That was about when the Loves moved from the stands to spots near the UVa sideline, and “when they came down and I saw them kind of walking up behind our team, I felt like we were going to suddenly be OK,” Myers said.

“I felt like they were going to be kind of like our extra emotion on the side. And then of course we end up winning it by two. I felt like their presence was definitely felt. I get a lot of my strength from my team, and I get a lot of my strength, in terms of just trying to figure out the next step, from the Love family. So to see them here was huge. I saw them on the big screen at one point during the game. I saw them cheering and enjoying it, and that also gave me a sense of peace and hopefulness.”

One of Miss Love’s classmates, midfielder Brittany Kalkstein, put UVa ahead for good with a goal at the 8:26 mark. Another senior, Caity Whiteley, scored to make it 13-11 with 3:54 left. Kendall answered for Towson to make it 13-12, but sophomore Charlie Finnigan’s goal with 1:58 to play sealed the victory for Virginia.

Duff and Kalkstein had 4 goals and 5 assists between them, and redshirt junior Lauren Benner sparkled in goal after intermission. Whiteley, who lived with Miss Love, finished with 3 goals and 1 assist.

“I wanted to have a good game no matter what, to help my team,” Whiteley said. “But I wanted to play especially well just to honor her, and her family was there.

“For me it’s been really hard, but I don’t know where I’d be without my team and all my close friends. So playing today, I thought, meant a lot. It’s obviously not normal, but I feel like every day, together we’re getting stronger and figuring out what we need from each other. So today was good. The next step.”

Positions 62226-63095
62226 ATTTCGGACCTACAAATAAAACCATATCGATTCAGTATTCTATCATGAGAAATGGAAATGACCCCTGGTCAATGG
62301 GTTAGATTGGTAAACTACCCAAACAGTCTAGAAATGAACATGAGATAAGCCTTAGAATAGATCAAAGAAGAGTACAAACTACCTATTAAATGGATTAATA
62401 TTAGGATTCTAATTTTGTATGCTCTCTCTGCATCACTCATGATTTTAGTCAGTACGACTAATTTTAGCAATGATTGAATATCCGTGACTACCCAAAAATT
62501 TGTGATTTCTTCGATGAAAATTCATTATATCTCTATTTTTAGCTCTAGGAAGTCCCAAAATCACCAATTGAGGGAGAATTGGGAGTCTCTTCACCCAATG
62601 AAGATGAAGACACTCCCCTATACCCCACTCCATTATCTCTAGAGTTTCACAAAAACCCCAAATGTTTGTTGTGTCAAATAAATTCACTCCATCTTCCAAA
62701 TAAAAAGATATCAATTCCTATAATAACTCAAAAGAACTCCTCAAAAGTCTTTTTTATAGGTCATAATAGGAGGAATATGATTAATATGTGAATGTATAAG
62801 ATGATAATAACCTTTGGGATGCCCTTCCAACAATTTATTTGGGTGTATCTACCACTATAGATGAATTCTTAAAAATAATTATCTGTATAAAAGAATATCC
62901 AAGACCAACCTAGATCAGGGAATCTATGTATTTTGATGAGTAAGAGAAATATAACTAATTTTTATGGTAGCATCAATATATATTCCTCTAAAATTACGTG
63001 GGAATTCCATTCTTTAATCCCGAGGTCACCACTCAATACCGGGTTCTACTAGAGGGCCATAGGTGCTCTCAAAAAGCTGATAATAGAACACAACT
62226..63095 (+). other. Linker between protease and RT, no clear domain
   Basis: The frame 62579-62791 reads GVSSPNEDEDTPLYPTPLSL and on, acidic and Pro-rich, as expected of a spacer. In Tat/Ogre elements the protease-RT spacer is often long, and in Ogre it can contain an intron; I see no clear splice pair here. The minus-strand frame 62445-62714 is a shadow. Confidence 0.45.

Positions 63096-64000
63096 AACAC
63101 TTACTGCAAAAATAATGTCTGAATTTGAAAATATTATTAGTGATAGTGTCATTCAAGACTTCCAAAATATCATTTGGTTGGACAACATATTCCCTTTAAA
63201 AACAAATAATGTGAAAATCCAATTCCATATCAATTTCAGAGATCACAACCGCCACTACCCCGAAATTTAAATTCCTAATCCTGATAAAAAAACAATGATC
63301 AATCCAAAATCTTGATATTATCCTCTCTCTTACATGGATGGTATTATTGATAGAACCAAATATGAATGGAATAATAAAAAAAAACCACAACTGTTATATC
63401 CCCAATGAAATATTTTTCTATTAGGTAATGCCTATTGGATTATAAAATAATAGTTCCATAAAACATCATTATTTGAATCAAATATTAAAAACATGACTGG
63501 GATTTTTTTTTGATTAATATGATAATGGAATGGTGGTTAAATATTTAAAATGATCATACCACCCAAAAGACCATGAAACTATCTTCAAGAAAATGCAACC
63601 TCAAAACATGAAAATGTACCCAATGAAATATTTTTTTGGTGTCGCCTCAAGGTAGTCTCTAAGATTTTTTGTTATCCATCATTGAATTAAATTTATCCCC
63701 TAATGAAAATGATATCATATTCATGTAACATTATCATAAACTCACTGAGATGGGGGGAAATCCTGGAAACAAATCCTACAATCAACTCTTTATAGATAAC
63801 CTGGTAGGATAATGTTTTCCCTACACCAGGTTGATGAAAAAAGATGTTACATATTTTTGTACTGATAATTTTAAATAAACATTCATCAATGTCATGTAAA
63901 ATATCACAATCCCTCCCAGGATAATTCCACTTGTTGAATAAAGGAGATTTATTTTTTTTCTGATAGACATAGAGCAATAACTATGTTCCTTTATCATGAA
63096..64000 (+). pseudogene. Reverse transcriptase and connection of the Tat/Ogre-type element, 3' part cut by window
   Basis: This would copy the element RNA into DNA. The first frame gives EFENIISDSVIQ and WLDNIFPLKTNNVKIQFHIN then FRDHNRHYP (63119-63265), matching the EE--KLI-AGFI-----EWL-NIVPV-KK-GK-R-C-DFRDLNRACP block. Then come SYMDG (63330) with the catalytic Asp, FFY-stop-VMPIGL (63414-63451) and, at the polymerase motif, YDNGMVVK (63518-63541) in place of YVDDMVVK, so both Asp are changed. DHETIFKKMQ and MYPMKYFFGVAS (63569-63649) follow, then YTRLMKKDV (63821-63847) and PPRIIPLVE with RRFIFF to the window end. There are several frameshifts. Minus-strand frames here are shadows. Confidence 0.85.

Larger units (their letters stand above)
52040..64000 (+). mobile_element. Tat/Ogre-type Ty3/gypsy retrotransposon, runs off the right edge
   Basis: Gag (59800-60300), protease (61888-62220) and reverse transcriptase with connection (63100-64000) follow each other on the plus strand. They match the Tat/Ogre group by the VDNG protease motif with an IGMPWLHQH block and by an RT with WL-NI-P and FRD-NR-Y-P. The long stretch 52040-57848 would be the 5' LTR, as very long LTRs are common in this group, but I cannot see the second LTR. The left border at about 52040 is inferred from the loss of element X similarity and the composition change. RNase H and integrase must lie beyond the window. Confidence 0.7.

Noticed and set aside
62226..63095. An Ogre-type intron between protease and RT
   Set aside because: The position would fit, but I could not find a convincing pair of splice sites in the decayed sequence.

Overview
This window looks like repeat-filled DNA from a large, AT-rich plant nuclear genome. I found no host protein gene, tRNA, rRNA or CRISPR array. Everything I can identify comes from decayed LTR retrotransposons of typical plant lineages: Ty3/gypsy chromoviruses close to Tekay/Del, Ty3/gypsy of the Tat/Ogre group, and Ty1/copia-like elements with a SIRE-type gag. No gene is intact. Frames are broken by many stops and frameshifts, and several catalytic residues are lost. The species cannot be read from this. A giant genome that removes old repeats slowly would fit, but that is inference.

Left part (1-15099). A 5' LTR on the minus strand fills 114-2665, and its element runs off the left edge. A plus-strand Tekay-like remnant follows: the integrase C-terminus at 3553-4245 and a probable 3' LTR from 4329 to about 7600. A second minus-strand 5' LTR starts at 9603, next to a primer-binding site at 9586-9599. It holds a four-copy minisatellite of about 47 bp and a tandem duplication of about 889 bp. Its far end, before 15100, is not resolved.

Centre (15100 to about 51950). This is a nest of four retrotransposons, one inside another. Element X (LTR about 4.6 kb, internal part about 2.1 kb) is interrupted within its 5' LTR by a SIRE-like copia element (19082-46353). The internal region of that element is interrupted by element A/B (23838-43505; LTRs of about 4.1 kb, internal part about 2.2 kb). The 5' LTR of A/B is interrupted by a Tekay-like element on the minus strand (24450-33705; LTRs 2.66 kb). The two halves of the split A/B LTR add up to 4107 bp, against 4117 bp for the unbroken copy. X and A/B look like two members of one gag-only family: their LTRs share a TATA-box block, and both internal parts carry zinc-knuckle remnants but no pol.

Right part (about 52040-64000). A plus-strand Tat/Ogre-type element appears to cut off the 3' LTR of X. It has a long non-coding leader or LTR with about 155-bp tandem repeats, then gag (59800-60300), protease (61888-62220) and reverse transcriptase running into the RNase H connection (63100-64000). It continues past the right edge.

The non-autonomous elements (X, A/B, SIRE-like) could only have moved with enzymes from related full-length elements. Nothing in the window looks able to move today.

Sixth-seeded Virginia advances to take on No. 3 seed North Carolina (16-2) in the NCAA quarterfinals. The ACC rivals will play Saturday or Sunday in Chapel Hill. In their regular-season meeting, UVa edged UNC 13-12 in overtime March 13 in Charlottesville.

Her team’s NCAA opener Sunday “was obviously much more than just a game,” Myers said.

“Just a huge hurdle for our team to clear through. Obviously, the last couple of weeks have been unfamiliar territory, but our players, our coaches, everybody surrounding our program — and even people that aren’t attached directly to our program — have been so strong and have really helped keep us hopeful, keep us together, keep us really focused on just the right and the privilege of being able to play lacrosse and stay together as a team as we try to sort through the upcoming events.”

Myers worried aloud last week that her team would lose in the first round and “then all of the sudden go in a million different directions.” The Cavaliers’ win over Towson assures them at least another week together as they continue to heal.

“It’s huge,” Myers said. “I know I wasn’t ready to be done. I don’t think the girls were even close to being ready, either. Partly because we’re really competitive and we really love playing lacrosse, and we feel like we’re a good enough team to still be alive. But also because we still need to be together as we take these next steps.”

Kalkstein said: “I think it’s an experience that is never going to leave us. Obviously, we’re never going to forget Yeardley. I speak for myself, but I feel her presence on the field when we’re out there.

“So it’s obviously something and someone that we’re never, ever going to forget. But I think staying together and getting through each day and going out to practice gives us the strength to move on.”